26

I am reading The Hitchhiker’s Guide to Python and there is a short code snippet

foo = 'foo'
bar = 'bar'

foobar = foo + bar  # This is good
foo += 'ooo'  # This is bad, instead you should do:
foo = ''.join([foo, 'ooo'])

The author pointed out that ''.join() is not always faster than +, so he is not against using + for string concatenation.

But why is foo += 'ooo' bad practice whereas foobar=foo+bar is considered good?

  • is foo += bar good?
  • is foo = foo + 'ooo' good?

Before this code snippet, the author wrote:

One final thing to mention about strings is that using join() is not always best. In the instances where you are creating a new string from a pre-determined number of strings, using the addition operator is actually faster, but in cases like above or in cases where you are adding to an existing string, using join() should be your preferred method.

  • 1
    @jonrsharpe: that question doesn't actually cover the single augmented assignment case outside of a loop. I'm frankly quite surprised by that claim in the guide, because there is no technical difference between foo + bar and foo += bar, but apparently there is for foo += 'ooo'.. – Martijn Pieters Sep 24 '16 at 11:43
  • @jonrsharpe: I think this is not a duplicate. There the issue is speed of + versus ''.join(). Here it's comparing two ways of using +. – nos Sep 24 '16 at 11:58
  • 1
    I think the reasoning in the guide is that for string creation str.join() is not always better, foobar = ''.join(foo, bar) isn't really better than foobar = foo + bar. If you look at the whole context of the statement it's clearer that it is ment as an exceptoin for the advise that join() is preferable to += in most cases. The given example could probably be improved. – mata Sep 24 '16 at 12:09
  • 4
    foo = ''.join([foo, 'ooo']) seems very overkill in this example. Not only is it less readable but also 100 times slower than the other examples, according to some tests with the timeit-module. – Ted Klein Bergman Sep 24 '16 at 12:19
  • 1
    I don't see anything inherently wrong with foo += 'ooo'... It's important to point out that the author of the Hitchhiker's Guide refers to "good" and "bad" in terms of performance: it is much more efficient to accumulate the parts in a list, which is mutable, and then glue (‘join’) the parts together when the full string is needed – Carlos Mermingas Sep 24 '16 at 13:05
38

Is it bad practice?

It's reasonable to assume that it isn't bad practice for this example because:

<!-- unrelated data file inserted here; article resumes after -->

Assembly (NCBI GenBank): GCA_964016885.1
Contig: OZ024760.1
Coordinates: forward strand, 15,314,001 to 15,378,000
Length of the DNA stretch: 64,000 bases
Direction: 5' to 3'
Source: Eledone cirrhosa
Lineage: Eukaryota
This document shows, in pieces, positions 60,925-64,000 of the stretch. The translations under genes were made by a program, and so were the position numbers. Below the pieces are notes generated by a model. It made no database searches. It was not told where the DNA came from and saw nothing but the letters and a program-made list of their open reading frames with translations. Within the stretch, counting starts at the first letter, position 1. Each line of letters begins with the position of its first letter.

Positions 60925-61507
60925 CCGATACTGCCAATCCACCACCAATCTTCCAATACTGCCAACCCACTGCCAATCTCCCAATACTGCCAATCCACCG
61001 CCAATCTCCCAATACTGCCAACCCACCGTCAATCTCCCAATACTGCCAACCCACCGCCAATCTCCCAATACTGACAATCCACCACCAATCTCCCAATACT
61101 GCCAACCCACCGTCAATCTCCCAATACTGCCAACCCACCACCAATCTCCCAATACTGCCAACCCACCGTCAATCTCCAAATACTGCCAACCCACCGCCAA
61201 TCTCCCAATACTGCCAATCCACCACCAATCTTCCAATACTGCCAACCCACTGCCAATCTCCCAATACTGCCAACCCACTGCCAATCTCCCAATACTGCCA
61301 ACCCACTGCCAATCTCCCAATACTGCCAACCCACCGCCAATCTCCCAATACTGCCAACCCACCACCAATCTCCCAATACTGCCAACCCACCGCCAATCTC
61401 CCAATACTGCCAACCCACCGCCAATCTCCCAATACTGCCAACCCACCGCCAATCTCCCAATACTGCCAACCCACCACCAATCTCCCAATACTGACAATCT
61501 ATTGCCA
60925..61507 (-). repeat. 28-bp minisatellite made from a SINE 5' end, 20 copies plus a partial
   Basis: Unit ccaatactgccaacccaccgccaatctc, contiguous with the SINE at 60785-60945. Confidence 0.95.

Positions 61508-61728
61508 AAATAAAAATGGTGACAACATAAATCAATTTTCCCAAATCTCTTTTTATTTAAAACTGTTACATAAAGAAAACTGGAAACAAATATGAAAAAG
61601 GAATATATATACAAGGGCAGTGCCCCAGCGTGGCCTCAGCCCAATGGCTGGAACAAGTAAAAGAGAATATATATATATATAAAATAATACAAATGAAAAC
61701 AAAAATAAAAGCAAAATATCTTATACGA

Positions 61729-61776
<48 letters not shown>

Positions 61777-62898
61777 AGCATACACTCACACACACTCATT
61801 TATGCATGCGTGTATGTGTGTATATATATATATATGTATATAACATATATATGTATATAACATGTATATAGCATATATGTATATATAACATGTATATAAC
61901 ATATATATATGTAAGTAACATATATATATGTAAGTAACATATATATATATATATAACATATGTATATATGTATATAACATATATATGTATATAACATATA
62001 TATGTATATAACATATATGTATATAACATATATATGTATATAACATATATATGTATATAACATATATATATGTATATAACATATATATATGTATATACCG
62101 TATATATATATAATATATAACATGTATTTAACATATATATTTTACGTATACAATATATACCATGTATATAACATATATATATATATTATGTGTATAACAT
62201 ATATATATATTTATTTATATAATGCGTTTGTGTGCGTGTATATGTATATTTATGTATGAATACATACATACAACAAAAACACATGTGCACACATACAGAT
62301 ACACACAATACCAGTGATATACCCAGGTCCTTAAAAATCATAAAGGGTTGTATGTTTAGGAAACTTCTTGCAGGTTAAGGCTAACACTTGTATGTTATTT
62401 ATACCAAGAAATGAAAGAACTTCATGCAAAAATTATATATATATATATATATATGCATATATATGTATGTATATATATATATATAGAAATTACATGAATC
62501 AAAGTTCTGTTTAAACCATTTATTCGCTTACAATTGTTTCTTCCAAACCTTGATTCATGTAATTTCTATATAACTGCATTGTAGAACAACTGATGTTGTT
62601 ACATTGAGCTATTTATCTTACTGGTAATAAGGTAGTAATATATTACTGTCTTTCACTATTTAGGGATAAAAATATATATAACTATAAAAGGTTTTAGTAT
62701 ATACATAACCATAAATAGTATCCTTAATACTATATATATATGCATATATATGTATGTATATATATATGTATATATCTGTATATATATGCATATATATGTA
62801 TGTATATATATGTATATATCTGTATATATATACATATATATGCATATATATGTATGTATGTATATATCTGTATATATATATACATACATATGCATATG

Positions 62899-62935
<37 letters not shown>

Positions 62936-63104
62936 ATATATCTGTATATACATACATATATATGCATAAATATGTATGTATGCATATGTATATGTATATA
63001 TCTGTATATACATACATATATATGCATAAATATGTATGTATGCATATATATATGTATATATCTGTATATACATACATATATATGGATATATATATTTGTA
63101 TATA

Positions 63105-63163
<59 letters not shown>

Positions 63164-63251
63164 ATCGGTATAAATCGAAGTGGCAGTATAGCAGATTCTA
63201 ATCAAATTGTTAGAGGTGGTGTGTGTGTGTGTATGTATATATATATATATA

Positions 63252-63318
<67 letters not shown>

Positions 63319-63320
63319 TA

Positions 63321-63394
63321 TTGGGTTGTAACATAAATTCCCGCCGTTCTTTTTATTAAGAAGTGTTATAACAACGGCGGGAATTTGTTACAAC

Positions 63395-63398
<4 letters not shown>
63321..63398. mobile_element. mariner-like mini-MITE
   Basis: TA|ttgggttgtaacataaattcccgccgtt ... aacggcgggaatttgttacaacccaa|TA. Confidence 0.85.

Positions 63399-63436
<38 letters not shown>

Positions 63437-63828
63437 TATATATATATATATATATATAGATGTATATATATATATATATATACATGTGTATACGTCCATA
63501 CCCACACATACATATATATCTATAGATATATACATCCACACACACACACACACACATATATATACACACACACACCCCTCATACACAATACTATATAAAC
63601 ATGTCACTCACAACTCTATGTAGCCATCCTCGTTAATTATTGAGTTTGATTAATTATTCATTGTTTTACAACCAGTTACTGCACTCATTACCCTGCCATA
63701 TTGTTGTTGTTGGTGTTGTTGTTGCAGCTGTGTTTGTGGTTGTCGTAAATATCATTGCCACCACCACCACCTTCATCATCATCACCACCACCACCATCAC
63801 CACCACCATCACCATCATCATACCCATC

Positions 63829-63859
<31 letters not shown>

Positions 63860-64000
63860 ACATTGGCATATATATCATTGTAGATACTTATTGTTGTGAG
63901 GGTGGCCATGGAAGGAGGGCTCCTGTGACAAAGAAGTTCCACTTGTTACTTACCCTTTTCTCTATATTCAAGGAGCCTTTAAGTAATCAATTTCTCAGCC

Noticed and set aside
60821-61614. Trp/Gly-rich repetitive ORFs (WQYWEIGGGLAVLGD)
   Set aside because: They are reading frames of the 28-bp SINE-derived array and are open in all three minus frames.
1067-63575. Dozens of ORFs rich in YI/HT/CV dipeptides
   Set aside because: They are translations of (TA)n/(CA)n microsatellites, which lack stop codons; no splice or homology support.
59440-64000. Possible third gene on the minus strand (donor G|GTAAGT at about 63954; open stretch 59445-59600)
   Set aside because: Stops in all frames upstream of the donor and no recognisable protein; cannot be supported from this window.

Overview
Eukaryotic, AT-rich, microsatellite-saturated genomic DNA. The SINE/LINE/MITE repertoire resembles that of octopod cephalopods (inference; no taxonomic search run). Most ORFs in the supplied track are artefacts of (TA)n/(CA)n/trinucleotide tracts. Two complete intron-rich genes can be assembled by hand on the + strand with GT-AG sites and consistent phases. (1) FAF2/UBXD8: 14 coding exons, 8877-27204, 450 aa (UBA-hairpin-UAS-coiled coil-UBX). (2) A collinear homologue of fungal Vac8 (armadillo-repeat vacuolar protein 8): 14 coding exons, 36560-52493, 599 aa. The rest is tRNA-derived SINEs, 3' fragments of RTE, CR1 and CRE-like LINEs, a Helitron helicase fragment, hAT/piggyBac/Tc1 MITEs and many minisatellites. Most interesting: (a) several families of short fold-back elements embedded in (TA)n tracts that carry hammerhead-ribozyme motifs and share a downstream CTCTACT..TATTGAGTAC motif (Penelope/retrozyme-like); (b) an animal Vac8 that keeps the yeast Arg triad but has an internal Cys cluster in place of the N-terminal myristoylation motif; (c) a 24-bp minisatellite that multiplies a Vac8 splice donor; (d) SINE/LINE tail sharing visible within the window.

• The author doesn't give any reason. Maybe it's just disliked by him/her.
  • Python documentation doesn't mention it's bad practice (from what I've seen).
  • foo += 'ooo' is just as readable (according to me) and is approximately 100 times faster than foo = ''.join([foo, 'ooo']).

When should one be used over the other?

Concatenation of strings have the disadvantage of needing to create a new string and allocate new memory for every concatenation! This is time consuming, but isn't that big of a deal with few and small strings. When you know the number of strings to concatenate and don't need more than maybe 2-4 concatenations I'd go for it.


When joining strings Python only has to allocate new memory for the final string, which is much more efficient, but could take longer to compute. Also, because strings are immutable it's often more practical to use a list of strings to dynamically mutate, and only convert it to a string when needed.

It's often convenient to create strings with str.join() since it takes an iterable. For example:

letters = ", ".join("abcdefghij")

To conclude

In most cases it makes more sense to use str.join() but there are times when concatenation is just as viable. Using any form of string concatenation for huge or many strings would be bad practice just as using str.join() would be bad practice for short and few strings, in my own opinion.

I believe that the author was just trying to create a rule of thumb to easier identify when to use what without going in too much detail or make it complicated.

  • 2
    ", ".join(name for name in school) is the same as ", ".join(school), the extra generator expression doesn't improve readability and only makes it less efficient. Unless you need to process name (modify, filter, index, ...) there's no reason to use a generator expression – mata Sep 25 '16 at 13:02
  • Yes, you're absolutely right! It was a mistake on my part and I'll change the example. – Ted Klein Bergman Sep 25 '16 at 13:55
  • @TedKleinBergman the ", ".join(range(10)) probably isn't the best example as it'll fail... – Jon Clements Sep 25 '16 at 14:05
  • @JonClements Yeah, I don't know what I was thinking. I'm a bit busy/stressed at the moment, but I'll make sure to add a better example later – Ted Klein Bergman Sep 25 '16 at 14:08
  • 1
    @TedKleinBergman no worries... maybe show it using letters = ', '.join('abcdefghij') or something... gets the point across... – Jon Clements Sep 25 '16 at 14:10

Your Answer

By clicking “Post Your Answer”, you agree to our terms of service, privacy policy and cookie policy

Not the answer you're looking for? Browse other questions tagged or ask your own question.